The Gibraltar Betting and Gaming Association (GBGA) has placed the government and Gambling Commission on notice of a claim for judicial review in response to the forthcoming place-of-consumption legislation.
The Association, which represents Gibraltar-based online gambling operators, says that the new regime, which would regulate UK remote gaming at the point of consumption rather than the point of supply and therefore require all online gaming firms to hold a Gambling Commission licence, “not only threatens the safety of consumers online but is unlawful”.
The GBGA believes the new legislation will be “unworkable” and, combined with planned tax changes, drive consumers to the unregulated or poorly regulated market, leaving them unprotected when they play and bet with foreign operators.
The Association said in a statement: “Currently, British consumers gamble online with a limited number of licensed operators based in a handful of recognised jurisdictions.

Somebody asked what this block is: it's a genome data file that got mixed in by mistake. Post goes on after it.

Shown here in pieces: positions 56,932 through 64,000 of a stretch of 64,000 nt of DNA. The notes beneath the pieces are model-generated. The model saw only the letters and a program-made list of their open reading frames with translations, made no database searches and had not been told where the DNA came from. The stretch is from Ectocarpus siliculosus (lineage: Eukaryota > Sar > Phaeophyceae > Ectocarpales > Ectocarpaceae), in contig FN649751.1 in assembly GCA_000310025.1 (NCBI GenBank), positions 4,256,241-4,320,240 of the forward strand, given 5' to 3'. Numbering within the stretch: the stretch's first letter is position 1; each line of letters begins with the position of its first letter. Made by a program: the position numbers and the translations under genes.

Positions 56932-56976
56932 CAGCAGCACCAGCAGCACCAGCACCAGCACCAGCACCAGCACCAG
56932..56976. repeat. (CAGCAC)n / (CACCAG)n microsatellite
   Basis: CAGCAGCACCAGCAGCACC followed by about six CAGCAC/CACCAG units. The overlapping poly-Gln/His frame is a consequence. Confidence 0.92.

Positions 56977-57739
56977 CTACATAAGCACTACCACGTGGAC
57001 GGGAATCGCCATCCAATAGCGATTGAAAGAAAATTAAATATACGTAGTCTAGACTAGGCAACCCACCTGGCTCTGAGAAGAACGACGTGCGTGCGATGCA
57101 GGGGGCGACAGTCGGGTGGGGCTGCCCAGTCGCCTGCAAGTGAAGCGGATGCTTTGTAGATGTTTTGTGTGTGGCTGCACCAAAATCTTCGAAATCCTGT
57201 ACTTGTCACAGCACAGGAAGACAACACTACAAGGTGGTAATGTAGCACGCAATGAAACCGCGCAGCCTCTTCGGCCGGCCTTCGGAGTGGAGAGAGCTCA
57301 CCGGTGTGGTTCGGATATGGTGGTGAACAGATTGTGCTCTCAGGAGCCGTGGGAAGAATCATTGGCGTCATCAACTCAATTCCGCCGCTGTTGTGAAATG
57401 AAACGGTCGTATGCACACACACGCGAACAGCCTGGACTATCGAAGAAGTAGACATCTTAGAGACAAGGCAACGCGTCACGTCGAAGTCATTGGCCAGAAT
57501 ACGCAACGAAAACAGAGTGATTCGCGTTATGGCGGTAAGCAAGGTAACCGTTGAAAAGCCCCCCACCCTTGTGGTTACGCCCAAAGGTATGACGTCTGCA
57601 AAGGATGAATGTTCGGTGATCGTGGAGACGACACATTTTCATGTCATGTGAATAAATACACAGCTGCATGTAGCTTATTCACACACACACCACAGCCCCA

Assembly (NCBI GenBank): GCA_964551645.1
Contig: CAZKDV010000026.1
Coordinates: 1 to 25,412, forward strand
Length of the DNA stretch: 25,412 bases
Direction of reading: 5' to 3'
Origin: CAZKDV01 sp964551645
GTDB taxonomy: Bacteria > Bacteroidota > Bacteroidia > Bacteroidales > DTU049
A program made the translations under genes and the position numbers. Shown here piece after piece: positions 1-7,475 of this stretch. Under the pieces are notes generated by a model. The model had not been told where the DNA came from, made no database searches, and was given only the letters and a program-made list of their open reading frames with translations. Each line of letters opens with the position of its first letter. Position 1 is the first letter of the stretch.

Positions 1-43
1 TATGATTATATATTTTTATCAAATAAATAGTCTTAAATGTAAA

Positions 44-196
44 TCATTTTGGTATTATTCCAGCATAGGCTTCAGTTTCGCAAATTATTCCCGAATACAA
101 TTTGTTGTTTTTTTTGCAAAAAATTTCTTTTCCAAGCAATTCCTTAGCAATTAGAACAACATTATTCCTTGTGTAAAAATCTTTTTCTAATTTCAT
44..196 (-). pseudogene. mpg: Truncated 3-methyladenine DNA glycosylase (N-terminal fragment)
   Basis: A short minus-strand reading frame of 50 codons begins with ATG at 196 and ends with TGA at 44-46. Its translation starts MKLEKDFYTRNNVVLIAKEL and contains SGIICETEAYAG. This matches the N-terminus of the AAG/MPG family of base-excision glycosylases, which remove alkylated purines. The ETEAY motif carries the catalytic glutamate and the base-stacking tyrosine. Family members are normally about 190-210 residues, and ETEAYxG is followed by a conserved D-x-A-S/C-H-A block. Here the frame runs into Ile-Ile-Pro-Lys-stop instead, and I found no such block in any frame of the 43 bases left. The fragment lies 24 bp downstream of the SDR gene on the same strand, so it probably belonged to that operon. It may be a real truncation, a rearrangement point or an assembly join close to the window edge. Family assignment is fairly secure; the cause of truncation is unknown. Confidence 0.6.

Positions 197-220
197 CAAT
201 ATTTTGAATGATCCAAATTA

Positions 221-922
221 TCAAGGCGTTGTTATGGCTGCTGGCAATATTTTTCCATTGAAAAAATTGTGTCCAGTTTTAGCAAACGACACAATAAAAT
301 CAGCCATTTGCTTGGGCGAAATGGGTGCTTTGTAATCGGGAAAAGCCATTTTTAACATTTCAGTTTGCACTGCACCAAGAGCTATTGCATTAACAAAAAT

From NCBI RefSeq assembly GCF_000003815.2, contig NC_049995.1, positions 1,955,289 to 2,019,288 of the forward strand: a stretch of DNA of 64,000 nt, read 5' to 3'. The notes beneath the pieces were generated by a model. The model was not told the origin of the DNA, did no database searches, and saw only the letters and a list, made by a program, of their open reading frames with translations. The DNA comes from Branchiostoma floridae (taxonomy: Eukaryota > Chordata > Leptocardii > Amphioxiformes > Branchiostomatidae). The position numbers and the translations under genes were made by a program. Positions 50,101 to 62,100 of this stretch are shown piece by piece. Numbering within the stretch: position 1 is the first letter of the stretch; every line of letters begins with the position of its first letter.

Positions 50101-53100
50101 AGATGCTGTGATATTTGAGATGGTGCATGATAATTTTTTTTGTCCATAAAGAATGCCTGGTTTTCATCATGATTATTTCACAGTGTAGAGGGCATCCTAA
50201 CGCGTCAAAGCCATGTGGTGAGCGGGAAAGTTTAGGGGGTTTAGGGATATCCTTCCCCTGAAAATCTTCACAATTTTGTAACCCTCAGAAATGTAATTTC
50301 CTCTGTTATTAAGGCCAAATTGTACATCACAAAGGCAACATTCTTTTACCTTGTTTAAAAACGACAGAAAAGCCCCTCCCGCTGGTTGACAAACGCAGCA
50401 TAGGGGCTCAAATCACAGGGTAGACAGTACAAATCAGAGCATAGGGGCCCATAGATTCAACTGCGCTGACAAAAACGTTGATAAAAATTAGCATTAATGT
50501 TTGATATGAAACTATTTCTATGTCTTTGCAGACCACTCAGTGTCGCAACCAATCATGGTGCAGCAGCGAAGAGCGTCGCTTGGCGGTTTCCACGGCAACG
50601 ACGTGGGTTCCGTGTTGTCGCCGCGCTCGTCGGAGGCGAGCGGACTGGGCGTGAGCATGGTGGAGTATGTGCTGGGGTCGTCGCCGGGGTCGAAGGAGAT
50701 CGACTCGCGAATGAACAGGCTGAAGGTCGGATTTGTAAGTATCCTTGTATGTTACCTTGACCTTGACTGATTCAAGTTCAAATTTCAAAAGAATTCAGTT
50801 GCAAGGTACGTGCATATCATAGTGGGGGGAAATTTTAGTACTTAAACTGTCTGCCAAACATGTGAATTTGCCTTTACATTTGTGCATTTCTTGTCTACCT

“Under the proposed new regime the UK is opening the UK market and consumers to operators based anywhere in the world and some of whom will not obtain a licence.
“The regime will effectively require the Gambling Commission to police the online sector on a worldwide basis.”
In letters to the Secretary of State for Culture, Media and Sport, Sajid Javid MP, the Attorney General, Dominic Grieve QC MP, and the Gambling Commission, written by legal firm Olswang on the instruction of the GBGA, it is argued that the new licensing regime breaches Article 56 of the Treaty on the Functioning of the European Union (TFEU).
The GBGA has placed the government and Gambling Commission on notice of a claim for judicial review to which they have 14 days to respond.
The new legislation, which is being introduced separately but also in parallel with a 15% place-of-consumption tax, is set to come into force sometime after 1 September as part of the Gambling (Licensing and Advertising) Act 2014, which recently completed its Parliamentary journey when it received Royal Assent.